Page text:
British Museum blog

What lies beneath: new discoveries about the Jericho skull

Alexandra Fletcher, curator, British Museum

It’s always a problem for museum curators to find ways of learning more about the objects in their care without damaging them. For human remains, it’s even more complicated because there are additional questions of care and respect for the dead that have to be carefully considered before any research can be done. However, by studying their remains we can find out an enormous amount about the people of the past; about their health, their diet and about the religious practices they carried out.

The Jericho skull shown with face forwards. The eyes are made from shell.

The Jericho skull shown with face forwards. The eyes are made from shell.

The so-called Jericho skull is among the oldest human remains in the British Museum collection. Thought to be between 8,500 and 9,300 years old, it is one of seven Neolithic plastered human skulls found together by Kathleen Kenyon during excavations at Jericho in 1953. The site is now located in the modern State of Palestine.

Plastered skulls are thought to have been an important part of Neolithic rituals involving the removal, decoration and collecting of skulls. There has been a lot of debate about why particular skulls were chosen for this. Some archaeologists link them to the worship of elder males. Others suggest they were selected according to their shape or the status of the person in society. Some argue that they are portraits of revered members of the community. None of these theories are completely convincing, but a general agreement has emerged that the worship of ancestors may be involved.

The Jericho skull shown facing sideways. The lips and remaining ear are modelled in plaster.

The Jericho skull shown facing sideways. The lips and remaining ear are modelled in plaster.

View of the back of the skull showing the hole made in the bone and the plaster base.

View of the back of the skull showing the hole made in the bone and the plaster base.

This ‘skull’ is actually a cranium because the lower jaw has been removed. There is also a section of bone missing on the left side towards the back where the soil filling inside can be seen. The cranium was decorated with a thick layer of plaster, shaped to look like a human face, which covers all of the upper jaw and finishes at the eye sockets and temples. Plaster has also been used on the base, so the skull sits upright on its own. Frustratingly, the plaster covers the parts of the skull which provide clues about who the person was and what happened to them. Therefore, over 50 years after it had been found, we still knew very little about the person whose skull this was. Physical anthropologists (experts in the human body) Theya Molleson (Scientific Associate, Natural History Museum) and Jessica Pearson, looked at how much the sutures (the joins between the skull’s bones) had closed and were able to suggest that it was a mature adult, but we needed to see beneath the plaster to find out more.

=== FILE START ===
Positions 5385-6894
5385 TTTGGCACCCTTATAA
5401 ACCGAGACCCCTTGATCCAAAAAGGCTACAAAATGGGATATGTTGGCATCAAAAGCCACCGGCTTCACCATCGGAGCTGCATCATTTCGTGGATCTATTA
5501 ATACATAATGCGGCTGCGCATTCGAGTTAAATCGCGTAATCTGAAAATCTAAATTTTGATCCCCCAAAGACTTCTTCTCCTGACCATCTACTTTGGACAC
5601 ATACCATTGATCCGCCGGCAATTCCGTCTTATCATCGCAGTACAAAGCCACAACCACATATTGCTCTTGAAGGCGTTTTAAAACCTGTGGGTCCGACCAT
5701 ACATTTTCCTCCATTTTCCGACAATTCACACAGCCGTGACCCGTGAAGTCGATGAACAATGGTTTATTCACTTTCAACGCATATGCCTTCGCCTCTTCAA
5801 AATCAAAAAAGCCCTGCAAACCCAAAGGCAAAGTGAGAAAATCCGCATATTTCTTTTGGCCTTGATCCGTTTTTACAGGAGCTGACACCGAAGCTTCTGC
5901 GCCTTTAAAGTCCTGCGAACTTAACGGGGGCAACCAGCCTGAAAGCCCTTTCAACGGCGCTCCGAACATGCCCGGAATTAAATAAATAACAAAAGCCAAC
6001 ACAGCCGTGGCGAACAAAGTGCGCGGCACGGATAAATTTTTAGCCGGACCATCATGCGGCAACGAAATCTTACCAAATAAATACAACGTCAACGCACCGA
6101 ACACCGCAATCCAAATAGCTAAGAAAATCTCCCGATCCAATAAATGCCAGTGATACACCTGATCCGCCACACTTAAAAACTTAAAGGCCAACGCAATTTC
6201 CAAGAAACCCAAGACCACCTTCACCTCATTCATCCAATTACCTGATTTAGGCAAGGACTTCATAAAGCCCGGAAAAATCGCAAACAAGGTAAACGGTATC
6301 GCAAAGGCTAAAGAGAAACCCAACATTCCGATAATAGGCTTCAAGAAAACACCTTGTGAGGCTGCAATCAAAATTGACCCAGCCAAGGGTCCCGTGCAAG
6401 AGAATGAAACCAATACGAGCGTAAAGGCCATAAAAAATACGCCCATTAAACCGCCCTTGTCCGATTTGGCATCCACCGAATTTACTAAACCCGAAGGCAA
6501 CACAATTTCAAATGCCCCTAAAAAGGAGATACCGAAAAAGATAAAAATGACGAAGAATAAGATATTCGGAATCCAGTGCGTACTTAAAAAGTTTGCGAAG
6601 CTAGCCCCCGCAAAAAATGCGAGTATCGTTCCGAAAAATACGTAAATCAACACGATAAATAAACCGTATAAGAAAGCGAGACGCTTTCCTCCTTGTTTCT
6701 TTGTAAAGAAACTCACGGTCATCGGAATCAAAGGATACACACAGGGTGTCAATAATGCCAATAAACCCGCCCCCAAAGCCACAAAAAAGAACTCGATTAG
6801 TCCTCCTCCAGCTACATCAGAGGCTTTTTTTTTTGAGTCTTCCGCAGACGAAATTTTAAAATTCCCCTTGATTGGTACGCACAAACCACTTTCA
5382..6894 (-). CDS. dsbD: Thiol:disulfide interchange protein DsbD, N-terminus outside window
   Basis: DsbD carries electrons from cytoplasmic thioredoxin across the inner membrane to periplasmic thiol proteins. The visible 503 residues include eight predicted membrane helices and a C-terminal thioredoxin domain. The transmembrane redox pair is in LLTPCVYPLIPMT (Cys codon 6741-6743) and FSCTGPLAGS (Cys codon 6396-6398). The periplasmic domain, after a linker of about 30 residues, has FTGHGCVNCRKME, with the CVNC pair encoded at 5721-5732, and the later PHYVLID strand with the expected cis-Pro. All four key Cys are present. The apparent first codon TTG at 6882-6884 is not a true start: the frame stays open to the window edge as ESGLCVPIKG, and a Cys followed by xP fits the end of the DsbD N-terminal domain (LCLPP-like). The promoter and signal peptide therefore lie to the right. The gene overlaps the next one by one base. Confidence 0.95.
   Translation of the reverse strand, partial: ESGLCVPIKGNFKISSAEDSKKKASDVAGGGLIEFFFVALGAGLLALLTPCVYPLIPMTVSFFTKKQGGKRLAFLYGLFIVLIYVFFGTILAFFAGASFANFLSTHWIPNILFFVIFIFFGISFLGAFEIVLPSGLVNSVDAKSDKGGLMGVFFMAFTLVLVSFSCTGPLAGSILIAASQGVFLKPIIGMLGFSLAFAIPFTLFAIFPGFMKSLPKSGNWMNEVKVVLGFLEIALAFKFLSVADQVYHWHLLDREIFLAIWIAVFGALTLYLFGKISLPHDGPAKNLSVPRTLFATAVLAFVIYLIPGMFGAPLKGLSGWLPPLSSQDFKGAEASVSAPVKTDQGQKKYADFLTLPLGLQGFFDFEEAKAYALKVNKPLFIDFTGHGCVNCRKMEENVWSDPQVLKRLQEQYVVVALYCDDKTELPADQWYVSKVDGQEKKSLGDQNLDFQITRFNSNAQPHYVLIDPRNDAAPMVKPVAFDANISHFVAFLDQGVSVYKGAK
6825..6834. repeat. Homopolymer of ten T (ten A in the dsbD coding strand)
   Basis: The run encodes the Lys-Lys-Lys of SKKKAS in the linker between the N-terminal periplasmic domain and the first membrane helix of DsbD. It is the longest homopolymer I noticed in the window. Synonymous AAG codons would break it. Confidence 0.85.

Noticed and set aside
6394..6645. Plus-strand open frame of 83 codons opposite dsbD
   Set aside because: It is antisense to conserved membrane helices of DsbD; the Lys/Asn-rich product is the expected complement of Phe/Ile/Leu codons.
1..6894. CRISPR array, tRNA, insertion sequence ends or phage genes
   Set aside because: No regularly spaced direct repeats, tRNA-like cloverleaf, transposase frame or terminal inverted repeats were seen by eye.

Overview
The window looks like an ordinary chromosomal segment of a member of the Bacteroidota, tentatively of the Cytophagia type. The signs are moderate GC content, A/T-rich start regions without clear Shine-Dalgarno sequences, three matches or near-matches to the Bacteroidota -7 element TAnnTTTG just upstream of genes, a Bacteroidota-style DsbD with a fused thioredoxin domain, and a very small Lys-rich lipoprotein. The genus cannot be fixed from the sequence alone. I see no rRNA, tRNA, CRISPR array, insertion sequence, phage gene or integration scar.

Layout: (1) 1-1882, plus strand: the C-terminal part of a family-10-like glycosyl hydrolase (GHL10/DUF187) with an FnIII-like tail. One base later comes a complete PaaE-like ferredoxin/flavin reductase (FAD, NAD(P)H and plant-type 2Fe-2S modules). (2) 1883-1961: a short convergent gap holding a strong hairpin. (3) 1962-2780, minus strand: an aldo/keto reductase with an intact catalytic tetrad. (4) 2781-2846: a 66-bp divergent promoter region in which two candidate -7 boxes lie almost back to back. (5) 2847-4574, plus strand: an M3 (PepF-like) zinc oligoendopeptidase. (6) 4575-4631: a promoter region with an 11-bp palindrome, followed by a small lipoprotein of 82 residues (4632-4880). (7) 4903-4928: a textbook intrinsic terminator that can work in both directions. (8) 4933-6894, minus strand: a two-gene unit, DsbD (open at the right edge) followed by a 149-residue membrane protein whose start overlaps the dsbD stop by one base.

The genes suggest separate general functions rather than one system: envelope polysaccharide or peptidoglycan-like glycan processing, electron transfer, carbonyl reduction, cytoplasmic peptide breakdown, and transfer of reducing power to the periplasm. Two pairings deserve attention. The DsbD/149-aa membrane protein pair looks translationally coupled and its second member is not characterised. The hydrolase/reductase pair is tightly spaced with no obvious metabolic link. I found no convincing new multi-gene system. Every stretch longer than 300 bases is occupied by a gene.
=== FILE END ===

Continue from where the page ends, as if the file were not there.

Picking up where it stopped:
The Jericho skull in the radiography laboratory. The grey cassette behind the skull contains the X-ray film.

The Jericho skull in the radiography laboratory. The grey cassette behind the skull contains the X-ray film.

The Museum has equipment for taking X-rays (radiographs) and my colleague Janet Ambers was able to X-ray the Jericho skull, but the soil filling the skull made it difficult to see everything inside clearly. We were therefore very lucky to be offered the chance to use a micro-CT scanner and its associated software by the Imaging and Analysis Centre, at the Natural History Museum, and the Department of Surgery and Cancer at Imperial College, and to work with two of their experts, Richard Able and Crispin Wiles.

The images created by the CT scans allowed us to look beneath the surface, revealing new details about the person that died so long ago. The scans confirmed that the skull had belonged to a mature adult who was more likely to have been male than female. We were also able to look at his upper jaw, where we found broken teeth, tooth decay and damage done to the bone by abscesses; all of which fitted well with the person being a mature adult. The back teeth (second and third molars) never developed and the second incisor on the right side is also missing. It is difficult to be sure without other examples to look at, but these teeth may have failed to grow because of inherited traits that are relatively rare.

The scans also allowed us see that the shape of the person’s head had been changed during their lifetime. It is possible to alter the shape of a skull by binding or bandaging the head during childhood. When we looked at the outside of the Jericho Skull we could see a slight dip in the surface running over the top of the head from ear to ear which suggested that something like this had been carried out. The X-rays and the CT scans, showed changes in the thickness of the skull bone and, as such alterations can only be made while bone is forming and growing, this must have happened from an early age.

This work has also revealed new details about how the skull was prepared for plastering. The CT scans showed concentric rings of grits within the soil and a ball of finer clay sealing the access hole at the back. This suggests that the soil was deliberately put inside the skull to support the surface as the plaster face was being added. It is possible that the round piece of bone cut away to form the access hole was originally put back after the cranium had been filled. Although it was subsequently lost, its earlier presence may explain why the soft soil filling has survived so well.